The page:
Steve Mnuchin – Trump’s treasury secretary is a native New Yorker and the former chief information officer at Goldman Sachs, although he most recently lived in California, and was an executive producer on movies such as “The Lego Movie” and “Wonder Woman.” He also served as CEO of OneWest Bank, which was criticized for its questionable foreclosure practices. After being nominated as treasury secretary, he failed to disclose over $100 million in assets, including homes in Manhattan and the Hamptons.
Wilbur Ross Jr. – Now the commerce secretary, Ross is a billionaire and former private equity investor who became known as the “king of bankruptcy” for handling struggling businesses. He and fellow administration ally and New Yorker Carl Icahn helped save Trump’s flailing casino in the 1990s. Ross was married to former Lt. Gov. Betsy McCaughey, and bankrolled her unsuccessful challenge to Gov. George Pataki in 1998. Trump attended their wedding, but the couple divorced in 1998.
Chris Liddell – Liddell, a former executive at Microsoft and General Motors and top aide at the White House, was tapped by Chief of Staff John Kelly to be his deputy chief of staff for policy initiatives this week. Liddell had been living in New York before he joined the administration as the director of strategic initiatives.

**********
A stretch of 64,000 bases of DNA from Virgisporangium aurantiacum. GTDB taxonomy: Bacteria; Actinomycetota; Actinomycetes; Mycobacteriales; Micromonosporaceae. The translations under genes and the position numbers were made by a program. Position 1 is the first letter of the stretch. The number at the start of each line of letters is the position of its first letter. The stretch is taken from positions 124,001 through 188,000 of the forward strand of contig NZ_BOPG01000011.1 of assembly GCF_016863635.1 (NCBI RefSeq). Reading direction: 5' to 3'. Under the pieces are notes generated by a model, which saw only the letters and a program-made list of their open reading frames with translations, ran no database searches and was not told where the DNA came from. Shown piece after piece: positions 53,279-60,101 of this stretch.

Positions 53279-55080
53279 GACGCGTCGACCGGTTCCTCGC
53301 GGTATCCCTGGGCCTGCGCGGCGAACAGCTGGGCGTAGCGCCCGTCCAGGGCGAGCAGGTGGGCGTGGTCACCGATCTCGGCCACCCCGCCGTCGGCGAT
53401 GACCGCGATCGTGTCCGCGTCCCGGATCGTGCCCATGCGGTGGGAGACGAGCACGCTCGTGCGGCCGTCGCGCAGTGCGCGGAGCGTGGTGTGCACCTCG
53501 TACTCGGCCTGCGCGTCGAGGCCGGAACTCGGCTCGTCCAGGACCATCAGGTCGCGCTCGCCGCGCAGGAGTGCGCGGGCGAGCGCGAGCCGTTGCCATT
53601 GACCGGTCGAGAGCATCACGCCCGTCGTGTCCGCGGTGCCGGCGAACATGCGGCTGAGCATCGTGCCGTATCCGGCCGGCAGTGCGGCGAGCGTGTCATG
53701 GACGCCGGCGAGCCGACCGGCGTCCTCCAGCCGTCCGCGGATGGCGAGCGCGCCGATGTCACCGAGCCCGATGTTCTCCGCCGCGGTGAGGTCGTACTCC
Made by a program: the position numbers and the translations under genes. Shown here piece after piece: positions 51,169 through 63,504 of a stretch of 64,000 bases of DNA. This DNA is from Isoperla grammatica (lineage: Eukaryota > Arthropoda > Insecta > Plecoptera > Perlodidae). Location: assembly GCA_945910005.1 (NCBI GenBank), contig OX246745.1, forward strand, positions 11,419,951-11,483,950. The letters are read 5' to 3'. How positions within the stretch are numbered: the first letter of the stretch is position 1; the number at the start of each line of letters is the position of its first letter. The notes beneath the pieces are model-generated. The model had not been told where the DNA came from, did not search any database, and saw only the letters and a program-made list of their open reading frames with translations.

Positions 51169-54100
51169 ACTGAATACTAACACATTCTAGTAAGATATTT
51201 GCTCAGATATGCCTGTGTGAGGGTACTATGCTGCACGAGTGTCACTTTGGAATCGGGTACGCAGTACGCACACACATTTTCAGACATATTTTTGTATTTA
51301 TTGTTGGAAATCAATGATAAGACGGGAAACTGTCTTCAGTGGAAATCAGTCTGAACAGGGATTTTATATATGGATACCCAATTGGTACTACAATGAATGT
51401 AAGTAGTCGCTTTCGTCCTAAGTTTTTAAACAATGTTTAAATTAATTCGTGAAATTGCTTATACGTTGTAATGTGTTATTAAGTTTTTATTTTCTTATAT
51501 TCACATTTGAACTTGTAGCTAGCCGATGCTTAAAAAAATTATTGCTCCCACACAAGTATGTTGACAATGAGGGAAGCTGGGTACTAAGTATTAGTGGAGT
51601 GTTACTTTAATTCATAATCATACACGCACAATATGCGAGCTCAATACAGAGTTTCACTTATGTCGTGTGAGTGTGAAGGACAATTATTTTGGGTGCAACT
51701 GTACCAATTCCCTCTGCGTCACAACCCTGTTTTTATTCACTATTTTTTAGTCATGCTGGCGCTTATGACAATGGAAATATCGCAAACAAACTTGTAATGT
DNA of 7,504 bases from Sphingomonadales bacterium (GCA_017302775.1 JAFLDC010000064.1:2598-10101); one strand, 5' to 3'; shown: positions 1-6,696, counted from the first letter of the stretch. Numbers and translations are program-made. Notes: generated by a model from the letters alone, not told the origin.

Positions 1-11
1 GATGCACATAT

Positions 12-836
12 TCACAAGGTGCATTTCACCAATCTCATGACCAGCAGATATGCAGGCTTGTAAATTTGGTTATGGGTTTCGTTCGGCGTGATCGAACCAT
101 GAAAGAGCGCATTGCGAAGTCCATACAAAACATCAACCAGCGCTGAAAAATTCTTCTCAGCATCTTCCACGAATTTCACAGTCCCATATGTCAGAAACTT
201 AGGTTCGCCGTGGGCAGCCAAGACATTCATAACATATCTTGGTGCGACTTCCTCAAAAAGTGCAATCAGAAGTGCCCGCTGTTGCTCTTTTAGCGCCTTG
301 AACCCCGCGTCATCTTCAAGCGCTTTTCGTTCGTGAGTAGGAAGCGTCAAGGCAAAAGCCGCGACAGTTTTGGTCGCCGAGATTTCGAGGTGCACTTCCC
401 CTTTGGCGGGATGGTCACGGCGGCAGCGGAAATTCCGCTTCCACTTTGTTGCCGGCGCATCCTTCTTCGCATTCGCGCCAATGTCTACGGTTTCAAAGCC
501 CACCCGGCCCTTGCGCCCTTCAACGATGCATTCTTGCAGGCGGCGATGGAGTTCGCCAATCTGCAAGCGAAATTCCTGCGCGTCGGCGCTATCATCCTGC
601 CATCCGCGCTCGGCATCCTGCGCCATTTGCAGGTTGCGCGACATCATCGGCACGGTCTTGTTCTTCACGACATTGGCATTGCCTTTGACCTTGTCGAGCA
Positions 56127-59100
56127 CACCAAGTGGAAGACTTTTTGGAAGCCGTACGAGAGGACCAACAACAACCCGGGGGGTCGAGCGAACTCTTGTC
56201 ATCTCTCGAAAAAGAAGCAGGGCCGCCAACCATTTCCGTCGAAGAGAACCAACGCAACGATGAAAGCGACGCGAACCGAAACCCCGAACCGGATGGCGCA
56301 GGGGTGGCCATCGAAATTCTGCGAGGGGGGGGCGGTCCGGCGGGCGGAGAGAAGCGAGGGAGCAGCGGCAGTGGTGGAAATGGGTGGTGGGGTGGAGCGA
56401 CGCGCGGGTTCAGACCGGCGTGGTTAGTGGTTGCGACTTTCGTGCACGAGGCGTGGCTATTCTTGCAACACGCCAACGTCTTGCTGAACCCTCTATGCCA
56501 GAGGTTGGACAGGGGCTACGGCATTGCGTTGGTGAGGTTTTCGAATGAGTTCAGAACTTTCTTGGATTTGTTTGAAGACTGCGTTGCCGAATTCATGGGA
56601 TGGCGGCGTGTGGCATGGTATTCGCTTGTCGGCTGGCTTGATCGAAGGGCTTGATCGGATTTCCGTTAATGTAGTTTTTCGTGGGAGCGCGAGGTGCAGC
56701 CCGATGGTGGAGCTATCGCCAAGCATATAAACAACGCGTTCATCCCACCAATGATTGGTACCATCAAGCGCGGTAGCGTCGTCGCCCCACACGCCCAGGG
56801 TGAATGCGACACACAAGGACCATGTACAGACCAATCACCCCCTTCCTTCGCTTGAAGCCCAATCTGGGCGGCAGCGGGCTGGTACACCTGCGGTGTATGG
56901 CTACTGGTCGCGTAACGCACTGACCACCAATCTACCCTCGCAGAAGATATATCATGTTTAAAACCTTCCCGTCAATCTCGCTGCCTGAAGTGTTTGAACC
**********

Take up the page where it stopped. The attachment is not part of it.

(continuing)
Rudy Giuliani – The former New York City mayor was a staunch supporter of the Trump campaign, and considered to be a contender for the position of secretary of state. After that post went to the ultimately doomed Rex Tillerson, Giuliani’s consolation prize was a role as cybersecurity advisor. Giuliani was also contemplated as a replacement for Attorney General Jeff Sessions, although that has failed to materialize. In the meantime, the backup cabinet official remains in New York.
Dan Scavino – Trump’s director of social media, and occasional tweeter-in-chief, began his career as a caddie for the future president at a Hudson Valley country club. He later worked as general manager at the Trump National Golf Club.
Jay Clayton – The chairman of the Securities and Exchange Commission was previously a partner at the Manhattan Law firm Sullivan & Cromwell. An expert in mergers and IPOs, he represented Goldman Sachs after the financial crisis. Perhaps not coincidentally, corporate penalties have decreased dramatically since a former Wall Street lawyer took the helm of the agency intended to regulate the financial industry.
Who’s out the door
Steve Bannon – The president’s former chief strategist was fired in August, but continued to informally advise Trump until January. Their relationship went down in flames – or rather, in fire and fury – after a book was published that detailed the inner turmoil in the Trump administration’s first year. Bannon lives in Los Angeles, but he was part of the coterie of former Goldman Sachs employees in the administration, although he made his name by producing conservative documentaries and serving as executive chairman of Breitbart News Network LLC. Until his downfall in January, Bannon also had the support of Robert and Rebekah Mercer, the Long Island father-daughter donor duo that bankrolled several conservative causes and candidates, and was an ally of former Rep. Michael Grimm and Rep. Lee Zeldin.